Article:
Planning Enforcement & Appeals

Planning Enforcement And Appeals Stoke On Trent
While the theory of planning enforcement may be relatively straightforward, the practice can prove to be very tricky, not least because the Council’s action is discretionary and must comply with its adopted planning enforcement policy.

By the time a Council decides to issue a Planning Enforcement Notice the background facts should have been established (e.g. following the service of a Planning Contravention Notice) and so it should be the ‘start of the end’ for the recipient.

However, Councils do not always get it right and mistakes are surprisingly common if you know where to look.

A Planning Enforcement Notice must be issued within certain timescales, must contain specific information and the person authorising its service must have the necessary power to do so. All three points are worth careful checking.

But how could the Council get it wrong?

Accurate information?

The Council may simply have inaccurate or out of date information or both.

Accurate understanding of the law?

Mistakes may also occur because in many Councils the staff employed to carry out investigative and enforcement action (as opposed to dealing with planning applications) do not hold formal qualifications in relation to planning/development control.

A surprisingly high number of such staff seem to be retired police officers. While their investigative and reporting skills are second to none, their knowledge of planning law may (understandably) not be so precise.

Authority to take action?

In recent years many Councils across have country have undergone multiple internal re-organisations, with repeated changes to their management structure and job titles.

A direct consequence of such changes is to make the Council’s ‘Scheme of Delegated Powers to Officers’ out of date.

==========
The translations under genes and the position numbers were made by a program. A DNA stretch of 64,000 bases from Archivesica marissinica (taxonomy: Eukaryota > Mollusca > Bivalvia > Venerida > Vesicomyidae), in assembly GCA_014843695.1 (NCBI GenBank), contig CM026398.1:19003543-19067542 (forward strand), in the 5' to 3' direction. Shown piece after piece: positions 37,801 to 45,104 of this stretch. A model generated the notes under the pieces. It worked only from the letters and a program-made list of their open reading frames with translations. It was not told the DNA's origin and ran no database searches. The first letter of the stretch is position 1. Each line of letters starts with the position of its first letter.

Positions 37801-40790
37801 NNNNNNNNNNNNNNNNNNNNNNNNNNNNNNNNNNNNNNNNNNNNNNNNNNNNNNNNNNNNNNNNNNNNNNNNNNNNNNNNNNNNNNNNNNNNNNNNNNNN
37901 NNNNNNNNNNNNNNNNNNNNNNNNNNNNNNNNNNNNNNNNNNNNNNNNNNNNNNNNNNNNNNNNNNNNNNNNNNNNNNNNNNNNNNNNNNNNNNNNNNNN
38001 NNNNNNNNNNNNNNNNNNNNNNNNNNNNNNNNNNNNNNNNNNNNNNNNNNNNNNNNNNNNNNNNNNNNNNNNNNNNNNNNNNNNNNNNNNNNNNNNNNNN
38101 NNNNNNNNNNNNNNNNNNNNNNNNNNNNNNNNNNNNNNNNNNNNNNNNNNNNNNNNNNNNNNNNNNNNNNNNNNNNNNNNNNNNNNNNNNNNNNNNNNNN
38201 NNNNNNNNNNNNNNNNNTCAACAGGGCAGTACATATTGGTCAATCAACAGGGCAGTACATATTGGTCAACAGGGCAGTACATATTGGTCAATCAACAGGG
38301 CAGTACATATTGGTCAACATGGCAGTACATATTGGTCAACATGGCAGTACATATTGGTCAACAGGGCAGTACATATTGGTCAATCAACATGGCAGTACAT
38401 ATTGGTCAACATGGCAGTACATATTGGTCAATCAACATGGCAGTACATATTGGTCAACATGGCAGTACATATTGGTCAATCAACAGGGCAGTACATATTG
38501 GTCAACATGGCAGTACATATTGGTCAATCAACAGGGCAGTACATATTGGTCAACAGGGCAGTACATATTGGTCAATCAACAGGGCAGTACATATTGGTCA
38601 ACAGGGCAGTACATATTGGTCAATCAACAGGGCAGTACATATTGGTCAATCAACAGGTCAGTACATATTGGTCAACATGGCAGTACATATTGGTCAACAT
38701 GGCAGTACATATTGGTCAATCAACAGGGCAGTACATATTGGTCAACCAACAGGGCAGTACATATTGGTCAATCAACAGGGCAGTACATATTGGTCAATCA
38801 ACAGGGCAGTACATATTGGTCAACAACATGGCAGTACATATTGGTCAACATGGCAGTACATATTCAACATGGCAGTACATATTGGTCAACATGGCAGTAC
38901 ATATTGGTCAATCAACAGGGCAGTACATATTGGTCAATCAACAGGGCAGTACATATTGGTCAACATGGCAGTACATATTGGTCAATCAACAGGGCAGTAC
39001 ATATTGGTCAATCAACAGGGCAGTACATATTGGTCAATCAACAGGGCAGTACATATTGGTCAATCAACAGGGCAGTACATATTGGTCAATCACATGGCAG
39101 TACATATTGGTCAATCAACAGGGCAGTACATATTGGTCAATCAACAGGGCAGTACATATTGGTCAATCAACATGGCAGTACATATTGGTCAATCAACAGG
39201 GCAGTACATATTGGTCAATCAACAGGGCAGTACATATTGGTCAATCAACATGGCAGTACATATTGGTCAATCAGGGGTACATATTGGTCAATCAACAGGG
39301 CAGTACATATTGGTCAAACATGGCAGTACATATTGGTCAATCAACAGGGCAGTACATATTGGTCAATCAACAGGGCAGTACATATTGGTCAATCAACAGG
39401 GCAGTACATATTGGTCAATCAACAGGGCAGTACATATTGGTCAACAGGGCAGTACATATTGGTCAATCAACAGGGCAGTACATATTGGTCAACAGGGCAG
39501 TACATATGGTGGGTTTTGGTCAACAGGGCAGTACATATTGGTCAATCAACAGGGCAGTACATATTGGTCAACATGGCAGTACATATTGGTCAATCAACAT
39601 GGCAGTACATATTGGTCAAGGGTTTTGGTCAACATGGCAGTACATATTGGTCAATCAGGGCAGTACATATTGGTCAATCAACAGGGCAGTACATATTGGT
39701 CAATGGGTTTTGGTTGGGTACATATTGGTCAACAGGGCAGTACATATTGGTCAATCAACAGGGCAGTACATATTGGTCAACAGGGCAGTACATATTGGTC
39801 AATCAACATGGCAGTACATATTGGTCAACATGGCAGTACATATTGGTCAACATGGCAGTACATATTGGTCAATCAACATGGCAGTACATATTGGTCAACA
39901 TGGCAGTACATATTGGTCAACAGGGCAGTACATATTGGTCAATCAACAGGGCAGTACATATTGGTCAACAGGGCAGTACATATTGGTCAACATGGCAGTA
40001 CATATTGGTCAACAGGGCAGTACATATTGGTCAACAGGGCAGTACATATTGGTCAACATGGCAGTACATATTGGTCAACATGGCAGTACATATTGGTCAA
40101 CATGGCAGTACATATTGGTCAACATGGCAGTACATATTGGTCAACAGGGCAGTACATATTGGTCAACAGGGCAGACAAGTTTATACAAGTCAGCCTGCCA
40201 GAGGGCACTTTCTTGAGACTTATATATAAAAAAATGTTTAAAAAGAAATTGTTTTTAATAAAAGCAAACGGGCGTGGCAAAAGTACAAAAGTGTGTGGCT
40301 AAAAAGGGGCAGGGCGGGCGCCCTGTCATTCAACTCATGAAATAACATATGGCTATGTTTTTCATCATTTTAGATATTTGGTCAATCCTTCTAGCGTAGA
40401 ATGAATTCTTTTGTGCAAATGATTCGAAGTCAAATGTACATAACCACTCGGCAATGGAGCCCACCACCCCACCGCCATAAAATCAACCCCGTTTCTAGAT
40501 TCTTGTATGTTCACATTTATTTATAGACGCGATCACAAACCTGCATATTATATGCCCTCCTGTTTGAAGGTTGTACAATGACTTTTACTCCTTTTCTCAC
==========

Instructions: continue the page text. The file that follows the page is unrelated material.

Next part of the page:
Unless the scheme of delegated powers is updated so as to be in keeping with any new management structure, planning officers can inadvertently be left without the authorisation they previously held.

So while the Council’s old ‘Head of Planning’ was properly authorised to issue formal notices on behalf of the Council, the ‘Director of Environment & Regeneration’ in the Council’s new shared service may not be!

We are aware of one District Council in the east of England that issued multiple Planning Contravention Notices before realising the ‘Authorising Officer’ did not have the power to do so. Embarrassing for the Council? Certainly. Maladministration? Quite possibly.

When advising a Council in relation to a listed building we emphasised the need to ensure the ‘proper officer’ made the formal decision to issue the relevant notices. Following their service, the owner’s solicitors immediately requested a copy of the Council’s ‘Scheme of Delegated Powers to Officers’ in an attempt to identify a ‘technical’ error that invalidated the notices.

Unfortunately for them we had anticipated that move!


Appeals can of be made against Planning Enforcement Notices, but they must be submitted in good time. If not then the ‘planning argument’ is lost and, once the notice comes into effect, the Council are at liberty to take direct action or commence a criminal prosecution.

Appeals can be made on a variety of ground. In broad terms these are:

  • (a) That planning permission should be granted for the development/activities.
  • (b) That the alleged development/activities are not taking place.
  • (c) That the alleged development/activities do not amount to a breach of planning control.
  • (d) That it is too late to take enforcement action.
  • (e) That the notice was not properly served.
  • (f) That the steps required exceed what is necessary.
  • (g) That the period specified for taking the steps is too short and unreasonable.

It is apparent that:

  1. if the Council has carried out a thorough and accurate assessment of the situation then grounds (a) to (d) should not apply; and
  2. there is little excuse for the Council failing to serve the notice correctly, so ground (e) should not apply. However, it is still worth checking because, despite Google and free Companies House checks, they often get company names wrong.
  3. Ground (f) and particularly ground (g) are the more subjective areas and therefore more likely to be the subject of a successful appeal.

We have significant experience advising on the full range of enforcement action, from preparing responses to Planning Contravention Notices to appeals against Planning Enforcement Notices.

We were recently instructed by a Client who had failed to either appeal against or comply with a Planning Enforcement Notice.

The Council then commenced a criminal prosecution. We were only instructed after the matter had been listed for a trial – one week later! However, as a result of our representation to the Magistrates’ Court we managed to secure an ‘Absolute Discharge’, which was an excellent outcome for the Client in very difficult circumstances.


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